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Ryan’s new ads continue efforts to link Vance to Ohio’s opioid crisis

CLEVELAND — Rep. Tim Ryan, D-Ohio, is delivering another set of ads that connect JD Vance, his Republican rival in the U.S. state Senate race, to the tragedies of the opioid crisis.

Two spots — one 60 seconds, the other 30 — feature an Ohio mother mourning the loss of her son, identified only as Joe, to addiction.

“It wasn’t just JD Vance who claimed to help kids like Joe,” the mother says. “He brought in a woman funded by the drug companies for their own benefit. They continue to make profits and our children continue to die. I lost Joe and JD just helped himself.

“It wasn’t Joe’s fault,” the mother says at the end of the 60-second version. “He fought so hard. I remember Joe saying I want to live mum. I want to live. I wanted to too.

The ads, airing in Ohio’s six major television markets and part of an eight-figure media buy, reference work done by Our Ohio Renewal, a nonprofit that Vance – a venture capitalist and author of “Hillbilly Elegy” — launched to fight opioids. problems after returning to its home country in 2016. The nonprofit, now dormant as Vance runs for the Senate, has come under scrutiny for what little it has actually done. .

Last month, The Associated Press reported that the organization had hired a doctor with ties to the maker of OxyContin to complete a year-long residency as an addiction specialist. The doctor has publicly questioned the links between doctor-prescribed painkillers and opioids and opioid addiction.

Ryan has made Vance’s nonprofit a frequent punching bag in his ads, including a previous one that cited the specialist’s hiring and claimed without evidence that Vance had directly ‘worsened’ the opioid epidemic in Ohio.

As the new ads landed on Wednesday, an ally of Vance was quick to call foul.

“This ad is dishonest and exploitative,” said Luke Thompson, executive director of Protect Ohio Values, a pro-Vance super PAC. “The entire Tim Ryan campaign is powered by a little dollar scam and an absolutely outright lie. After 20 years in Congress, Ryan has nothing to show but negativity, deception and a book on yoga that no one has read.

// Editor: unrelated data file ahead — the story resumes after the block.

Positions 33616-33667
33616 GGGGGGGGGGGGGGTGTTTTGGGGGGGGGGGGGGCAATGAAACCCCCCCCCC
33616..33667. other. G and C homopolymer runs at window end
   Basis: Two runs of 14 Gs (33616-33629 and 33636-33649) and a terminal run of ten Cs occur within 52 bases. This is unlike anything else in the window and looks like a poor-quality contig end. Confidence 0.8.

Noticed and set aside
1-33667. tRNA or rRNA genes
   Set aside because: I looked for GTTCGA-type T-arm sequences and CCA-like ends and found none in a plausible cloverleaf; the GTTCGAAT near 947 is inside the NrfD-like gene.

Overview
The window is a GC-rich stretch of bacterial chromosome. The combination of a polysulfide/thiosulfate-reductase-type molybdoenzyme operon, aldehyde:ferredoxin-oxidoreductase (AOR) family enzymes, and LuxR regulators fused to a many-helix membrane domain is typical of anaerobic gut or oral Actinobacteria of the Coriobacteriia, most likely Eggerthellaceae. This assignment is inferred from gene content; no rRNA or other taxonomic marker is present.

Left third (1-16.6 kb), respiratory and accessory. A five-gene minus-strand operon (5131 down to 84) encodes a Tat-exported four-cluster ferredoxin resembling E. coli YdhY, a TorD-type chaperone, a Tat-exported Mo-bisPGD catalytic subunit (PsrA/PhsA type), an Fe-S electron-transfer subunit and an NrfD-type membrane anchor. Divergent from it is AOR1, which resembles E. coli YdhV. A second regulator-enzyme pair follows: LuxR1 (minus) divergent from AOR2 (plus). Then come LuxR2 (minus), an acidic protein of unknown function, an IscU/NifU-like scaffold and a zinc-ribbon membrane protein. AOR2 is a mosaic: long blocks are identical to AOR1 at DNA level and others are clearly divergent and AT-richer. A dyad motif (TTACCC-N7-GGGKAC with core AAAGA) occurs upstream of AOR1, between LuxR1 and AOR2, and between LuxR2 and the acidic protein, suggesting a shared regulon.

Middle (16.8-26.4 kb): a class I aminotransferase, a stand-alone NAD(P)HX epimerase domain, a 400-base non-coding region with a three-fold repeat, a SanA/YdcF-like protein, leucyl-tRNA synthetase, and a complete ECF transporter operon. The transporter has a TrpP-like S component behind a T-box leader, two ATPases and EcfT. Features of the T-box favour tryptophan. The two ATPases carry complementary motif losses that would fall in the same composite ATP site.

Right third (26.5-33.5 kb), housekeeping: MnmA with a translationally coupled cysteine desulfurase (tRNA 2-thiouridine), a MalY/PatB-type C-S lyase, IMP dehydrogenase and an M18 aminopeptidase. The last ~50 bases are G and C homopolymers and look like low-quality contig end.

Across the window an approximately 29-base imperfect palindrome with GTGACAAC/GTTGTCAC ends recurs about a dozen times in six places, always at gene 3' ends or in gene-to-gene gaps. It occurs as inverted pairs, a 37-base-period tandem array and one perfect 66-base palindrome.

Vance chronicled his family’s battles with drug addiction in his blockbuster memoir and pledged to prioritize whether he was elected. His first ad in the GOP primary was about illegal drugs crossing the border and contributing to deaths in Ohio, though Vance’s opening line is mostly remembered: “Are you a racist?” Do you hate Mexicans?

“So I guess I just see it as a multidimensional issue, because it is, and I don’t just see it as a death statistic,” he said in a recent interview with Richland Source, a media outlet in Mansfield, Ohio. “For every person who dies from a fentanyl overdose, there are 30 people behind them who are affected.”

Vance also acknowledged the criticism surrounding Our Ohio Renewal, attributing the nonprofit’s struggles in part to the fact that its executive director was diagnosed with stage four cancer and unable to handle day-to-day operations.

“What Tim Ryan doesn’t say in his attack ads is that the person I hired to become executive director of the association was 33 years old and had stage four cancer,” Vance said in the Richland Source interview. “Now, of course…that’s a problem. It happened, it was unexpected. And we probably could have planned better for these unforeseen circumstances.

The Ohio Senate race to succeed Sen. Rob Portman, a Republican, is leaning Republican, according to The Cook Political Report. But Ryan has outspent and outspent Vance and grabbed attention with a message he’s addressing to moderate and independent Republican voters.

Former President Donald Trump, whose endorsement of Vance helped him emerge from the May primary, announced on Tuesday that he would rally with the GOP nominee on September 17 in Youngstown – in the heart of the Congressional District from Ryan.